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Member since: Tue Feb 10, 2004, 01:08 PM
Number of posts: 43,290

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Environmental Scientist

Journal Archives

Slowpoke Toon on Trump

Monday Toon Roundup 2- The Rest




Monday Toon Roundup 1- Republican Reverberations

Cheap and clean: Australian company creates hydrogen with near-zero emissions

n Australian company is using “cheap as dirt” iron ore to convert methane in natural gas into hydrogen. Importantly, their process generates near-zero emissions, as the carbon content of the gas is captured in the form of high-quality graphite.

As a clean-burning fuel, hydrogen could play a key role in future energy markets, but production methods are still too energy-intensive and costly.

Hazer Group is a Perth-based company, spun out of the University of Western Australia, which plans to halve the cost of hydrogen production. It is currently scaling-up its patented process, based on “methane cracking”.

“The chemistry is remarkably simple,” says Geoff Pocock, the managing director of the ASX-listed company, which raised A$5m at its initial public offering in September 2015. “You can think of it as a self-sequestering energy production system.”

As natural gas passes through the heated iron ore catalyst, methane in the gas breaks down into its constituent elements: hydrogen and carbon. But instead of carbon dioxide, would-be emissions are captured in the form of solid graphite.


The Media Village at the Rio Olympics Is Built on a Mass Grave of Slaves

By Erin Blakemore
JULY 22, 2016

When journalists show up en masse in Rio de Janeiro to cover the Summer Olympics next month, many will stay in the Barra Media Villages, a self-described group of “over 1,500 spacious and modern apartments” complete with kitchens, 24/7 food access, along with a huge pool. But, write Daniel Gross and Jonathan Watts for The Guardian, that luxury comes at a price: Part of the village was constructed on top of a mass grave for slaves.

Gross and Watts report that part of a Brazilian quilombo, a community of people whose ancestors were runaway slaves, was torn down to make the village. Residents say that developers did away with “sacred” archaeological remnants of African slaves by building over them. In contention is a colonial-era sugar mill that Camorim Quilombo residents claim was razed without an archaeological survey—and, given that a huge mass grave of slaves was found nearby 16 years ago, they claim that the village is built over the graves of their ancestors.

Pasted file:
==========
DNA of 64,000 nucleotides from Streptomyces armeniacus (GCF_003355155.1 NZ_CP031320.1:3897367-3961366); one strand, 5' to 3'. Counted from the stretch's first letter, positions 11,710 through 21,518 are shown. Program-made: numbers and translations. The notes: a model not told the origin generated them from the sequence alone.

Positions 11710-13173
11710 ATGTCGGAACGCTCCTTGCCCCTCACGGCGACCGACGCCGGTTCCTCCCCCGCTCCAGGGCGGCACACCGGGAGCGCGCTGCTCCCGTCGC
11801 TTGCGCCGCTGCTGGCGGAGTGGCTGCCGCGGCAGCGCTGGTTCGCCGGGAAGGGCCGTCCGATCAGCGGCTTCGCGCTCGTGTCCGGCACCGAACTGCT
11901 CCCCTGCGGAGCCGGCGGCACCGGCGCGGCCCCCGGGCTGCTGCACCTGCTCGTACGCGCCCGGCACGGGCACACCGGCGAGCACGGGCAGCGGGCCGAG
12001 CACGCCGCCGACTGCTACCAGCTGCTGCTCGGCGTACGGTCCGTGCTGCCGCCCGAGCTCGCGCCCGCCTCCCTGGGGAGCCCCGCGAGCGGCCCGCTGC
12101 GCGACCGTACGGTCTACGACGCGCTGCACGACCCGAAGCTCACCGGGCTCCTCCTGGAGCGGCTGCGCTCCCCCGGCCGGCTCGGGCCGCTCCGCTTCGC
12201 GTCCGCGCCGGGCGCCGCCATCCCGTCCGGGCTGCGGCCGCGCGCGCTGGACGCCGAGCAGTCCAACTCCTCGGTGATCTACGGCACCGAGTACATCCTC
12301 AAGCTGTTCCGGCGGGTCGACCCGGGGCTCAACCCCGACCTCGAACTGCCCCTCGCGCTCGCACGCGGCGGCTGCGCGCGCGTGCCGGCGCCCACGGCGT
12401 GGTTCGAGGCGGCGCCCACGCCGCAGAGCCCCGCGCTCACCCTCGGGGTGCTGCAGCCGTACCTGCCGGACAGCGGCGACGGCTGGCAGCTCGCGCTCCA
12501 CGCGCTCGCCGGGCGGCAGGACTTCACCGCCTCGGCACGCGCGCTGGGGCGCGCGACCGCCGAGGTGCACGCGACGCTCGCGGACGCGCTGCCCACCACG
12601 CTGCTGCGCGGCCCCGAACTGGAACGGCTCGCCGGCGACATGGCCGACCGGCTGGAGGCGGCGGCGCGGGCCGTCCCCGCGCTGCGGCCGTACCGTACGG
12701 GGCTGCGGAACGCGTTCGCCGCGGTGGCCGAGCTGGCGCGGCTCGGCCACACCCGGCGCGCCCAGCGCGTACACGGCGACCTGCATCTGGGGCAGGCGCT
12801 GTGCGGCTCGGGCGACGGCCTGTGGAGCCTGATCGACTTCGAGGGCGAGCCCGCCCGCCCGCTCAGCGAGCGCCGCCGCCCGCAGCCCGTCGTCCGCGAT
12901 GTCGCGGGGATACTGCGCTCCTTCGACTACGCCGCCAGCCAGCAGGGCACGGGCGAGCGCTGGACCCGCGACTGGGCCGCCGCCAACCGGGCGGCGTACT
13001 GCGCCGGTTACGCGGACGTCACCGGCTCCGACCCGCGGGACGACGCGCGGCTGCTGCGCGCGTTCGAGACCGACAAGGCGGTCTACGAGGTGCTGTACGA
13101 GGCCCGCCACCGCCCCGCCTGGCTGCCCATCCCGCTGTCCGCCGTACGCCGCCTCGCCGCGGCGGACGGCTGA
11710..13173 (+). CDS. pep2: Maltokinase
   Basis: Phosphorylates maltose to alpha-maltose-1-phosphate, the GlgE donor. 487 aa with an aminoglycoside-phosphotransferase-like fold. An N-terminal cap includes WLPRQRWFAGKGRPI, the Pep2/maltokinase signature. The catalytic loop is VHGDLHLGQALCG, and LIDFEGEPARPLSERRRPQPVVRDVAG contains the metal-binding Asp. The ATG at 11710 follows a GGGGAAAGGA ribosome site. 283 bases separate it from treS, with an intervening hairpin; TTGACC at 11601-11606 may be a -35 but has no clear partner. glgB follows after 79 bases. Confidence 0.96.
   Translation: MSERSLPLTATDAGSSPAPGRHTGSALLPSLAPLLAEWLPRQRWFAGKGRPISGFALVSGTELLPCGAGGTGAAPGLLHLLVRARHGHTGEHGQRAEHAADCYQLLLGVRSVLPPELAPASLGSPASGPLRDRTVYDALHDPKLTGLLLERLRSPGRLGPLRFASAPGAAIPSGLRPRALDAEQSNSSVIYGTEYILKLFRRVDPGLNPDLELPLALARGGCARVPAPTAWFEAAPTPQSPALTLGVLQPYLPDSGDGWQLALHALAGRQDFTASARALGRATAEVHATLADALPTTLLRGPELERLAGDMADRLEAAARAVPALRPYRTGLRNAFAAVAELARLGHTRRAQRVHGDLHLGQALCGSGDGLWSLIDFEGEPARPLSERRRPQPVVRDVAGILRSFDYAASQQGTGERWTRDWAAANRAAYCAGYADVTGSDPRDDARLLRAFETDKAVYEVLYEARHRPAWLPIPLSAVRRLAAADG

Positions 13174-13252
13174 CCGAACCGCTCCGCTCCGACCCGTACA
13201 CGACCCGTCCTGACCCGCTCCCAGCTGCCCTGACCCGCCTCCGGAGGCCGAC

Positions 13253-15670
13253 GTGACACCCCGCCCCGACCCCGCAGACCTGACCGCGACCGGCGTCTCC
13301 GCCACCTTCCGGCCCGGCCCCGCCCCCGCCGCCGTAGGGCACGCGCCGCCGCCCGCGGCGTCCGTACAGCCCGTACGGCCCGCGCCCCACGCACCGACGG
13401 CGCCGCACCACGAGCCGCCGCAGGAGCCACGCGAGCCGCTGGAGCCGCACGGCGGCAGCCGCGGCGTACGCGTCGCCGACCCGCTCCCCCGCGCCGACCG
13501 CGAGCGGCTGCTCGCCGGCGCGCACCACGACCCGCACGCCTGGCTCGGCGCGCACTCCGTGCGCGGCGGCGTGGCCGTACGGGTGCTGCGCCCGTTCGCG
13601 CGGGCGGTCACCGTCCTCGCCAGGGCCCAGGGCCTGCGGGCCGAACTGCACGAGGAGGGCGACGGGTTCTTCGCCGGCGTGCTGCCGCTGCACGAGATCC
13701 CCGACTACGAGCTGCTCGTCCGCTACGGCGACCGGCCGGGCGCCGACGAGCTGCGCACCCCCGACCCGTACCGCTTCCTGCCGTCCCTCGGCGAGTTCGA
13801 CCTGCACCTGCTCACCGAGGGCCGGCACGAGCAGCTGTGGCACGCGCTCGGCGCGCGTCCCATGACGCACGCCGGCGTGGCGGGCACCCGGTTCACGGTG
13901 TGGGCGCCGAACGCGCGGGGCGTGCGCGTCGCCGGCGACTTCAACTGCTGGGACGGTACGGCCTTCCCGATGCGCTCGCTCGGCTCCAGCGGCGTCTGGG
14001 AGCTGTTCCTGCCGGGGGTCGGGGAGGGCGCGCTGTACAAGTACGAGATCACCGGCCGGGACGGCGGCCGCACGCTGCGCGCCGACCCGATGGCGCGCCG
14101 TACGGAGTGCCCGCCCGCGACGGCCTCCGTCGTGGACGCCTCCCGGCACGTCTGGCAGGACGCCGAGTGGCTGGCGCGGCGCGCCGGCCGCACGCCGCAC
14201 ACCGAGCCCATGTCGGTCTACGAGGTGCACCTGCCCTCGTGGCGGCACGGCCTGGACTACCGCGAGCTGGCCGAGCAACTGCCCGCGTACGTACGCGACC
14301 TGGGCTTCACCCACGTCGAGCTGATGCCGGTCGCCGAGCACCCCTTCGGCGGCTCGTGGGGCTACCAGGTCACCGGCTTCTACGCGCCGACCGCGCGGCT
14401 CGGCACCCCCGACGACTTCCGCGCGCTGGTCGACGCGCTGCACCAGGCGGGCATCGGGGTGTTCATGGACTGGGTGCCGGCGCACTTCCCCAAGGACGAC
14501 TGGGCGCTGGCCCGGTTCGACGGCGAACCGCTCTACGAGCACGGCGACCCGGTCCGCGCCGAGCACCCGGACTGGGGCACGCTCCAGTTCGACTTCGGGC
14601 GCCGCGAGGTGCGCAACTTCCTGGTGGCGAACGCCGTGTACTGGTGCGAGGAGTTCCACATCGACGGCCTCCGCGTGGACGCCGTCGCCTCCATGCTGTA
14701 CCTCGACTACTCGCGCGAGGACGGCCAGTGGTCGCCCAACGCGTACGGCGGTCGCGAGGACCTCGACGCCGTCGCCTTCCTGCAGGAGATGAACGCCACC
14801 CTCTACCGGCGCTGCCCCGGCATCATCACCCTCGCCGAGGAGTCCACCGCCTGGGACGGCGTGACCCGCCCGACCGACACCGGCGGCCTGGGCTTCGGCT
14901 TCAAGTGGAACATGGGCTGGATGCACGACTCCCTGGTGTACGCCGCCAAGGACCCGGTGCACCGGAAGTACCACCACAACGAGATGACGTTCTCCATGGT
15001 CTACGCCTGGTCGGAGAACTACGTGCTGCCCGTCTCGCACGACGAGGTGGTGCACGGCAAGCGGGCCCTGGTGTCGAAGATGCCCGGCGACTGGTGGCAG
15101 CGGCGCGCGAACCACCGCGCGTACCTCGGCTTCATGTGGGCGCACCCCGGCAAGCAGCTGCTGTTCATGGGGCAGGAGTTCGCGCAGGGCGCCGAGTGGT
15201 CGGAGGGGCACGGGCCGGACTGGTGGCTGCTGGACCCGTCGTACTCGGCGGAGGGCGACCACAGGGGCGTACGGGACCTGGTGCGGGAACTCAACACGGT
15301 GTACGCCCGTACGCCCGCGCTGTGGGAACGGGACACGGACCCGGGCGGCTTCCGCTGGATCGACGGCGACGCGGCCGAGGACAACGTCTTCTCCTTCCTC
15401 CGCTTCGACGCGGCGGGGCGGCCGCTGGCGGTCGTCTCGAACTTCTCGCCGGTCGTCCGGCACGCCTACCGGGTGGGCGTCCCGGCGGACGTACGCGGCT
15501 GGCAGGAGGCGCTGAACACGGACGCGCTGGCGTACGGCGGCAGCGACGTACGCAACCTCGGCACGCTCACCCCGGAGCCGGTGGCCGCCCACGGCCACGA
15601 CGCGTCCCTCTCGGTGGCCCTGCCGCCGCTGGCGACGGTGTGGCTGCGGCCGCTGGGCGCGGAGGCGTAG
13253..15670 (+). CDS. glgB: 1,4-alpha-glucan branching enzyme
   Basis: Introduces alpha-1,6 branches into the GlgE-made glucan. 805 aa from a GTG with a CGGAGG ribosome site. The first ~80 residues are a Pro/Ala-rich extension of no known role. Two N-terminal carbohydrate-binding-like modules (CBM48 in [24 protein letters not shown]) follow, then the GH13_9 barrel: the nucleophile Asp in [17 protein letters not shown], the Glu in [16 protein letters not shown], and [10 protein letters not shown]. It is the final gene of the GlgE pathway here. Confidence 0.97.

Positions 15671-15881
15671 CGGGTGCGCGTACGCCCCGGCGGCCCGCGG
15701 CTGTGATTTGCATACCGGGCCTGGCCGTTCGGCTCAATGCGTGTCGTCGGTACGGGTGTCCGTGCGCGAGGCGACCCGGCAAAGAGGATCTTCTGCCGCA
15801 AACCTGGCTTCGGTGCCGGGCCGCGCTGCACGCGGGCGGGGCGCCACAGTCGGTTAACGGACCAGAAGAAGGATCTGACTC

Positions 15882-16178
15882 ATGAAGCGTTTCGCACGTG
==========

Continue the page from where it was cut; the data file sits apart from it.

Read more: http://www.smithsonianmag.com/smart-news/media-village-rio-olympics-built-mass-grave-slaves-180959873/

Sunday's Pearls Before Swine- Do What You Can

Sunday's Doonesbury- Reaction

Weekend Toon Roundup




The Issue



Dennis Green dies at age 67

Dennis Green, who coached the Minnesota Vikings and Arizona Cardinals over 13 NFL seasons, died Friday morning at the age of 67.

Family friend and former agent Ray Anderson confirmed the death to ESPN's Adam Schefter after speaking with Green's wife. Anderson said Green died after a cardiac arrest.

Green's Vikings made eight playoff appearances in 10 seasons from 1992 to 2001, reaching the NFC Championship Game in 1998 and 2000. He led the Vikings to a 15-1 regular season in 1998 and ranks second in franchise history in games coached, wins and winning percentage, trailing Hall of Fame coach Bud Grant in each category.

Mike Tice, who served on Green's staff in Minnesota and succeeded him as head coach, called Green a "great motivator of men."


50,000 children may die if Nigeria's food shortage isn't dealt with — and fast

Eliza Lambert, The Takeaway

With 4.4 million food insecure individuals in northeastern Nigeria, the region is on the brink of famine. Boko Haram, the militant group who has overrun the area, is clearly a major cause of this crisis, which has taken international aid agencies by surprise.

Doctors Without Borders says that at least six people are dying from malnutrition each day in just one displaced persons camp. The UN’s children’s agency, UNICEF, says up to 50,000 children could die unless they receive treatment soon.

Chris Stein, the Nigeria correspondent for Voice of America, says while Nigeria has a system for dealing with food insecurity, which has deep roots in the region, it's not enough. “The issue is that malnutrition is not a lack of food, but a lack of clean water and issues of disease as well. Clearly, that system has broken down.”

Stein continues, “It’s difficult for me to say who’s at fault. These aid agencies are only just finding out there’s this deep of malnutrition, and they have to scale up their response and get the money they need.”

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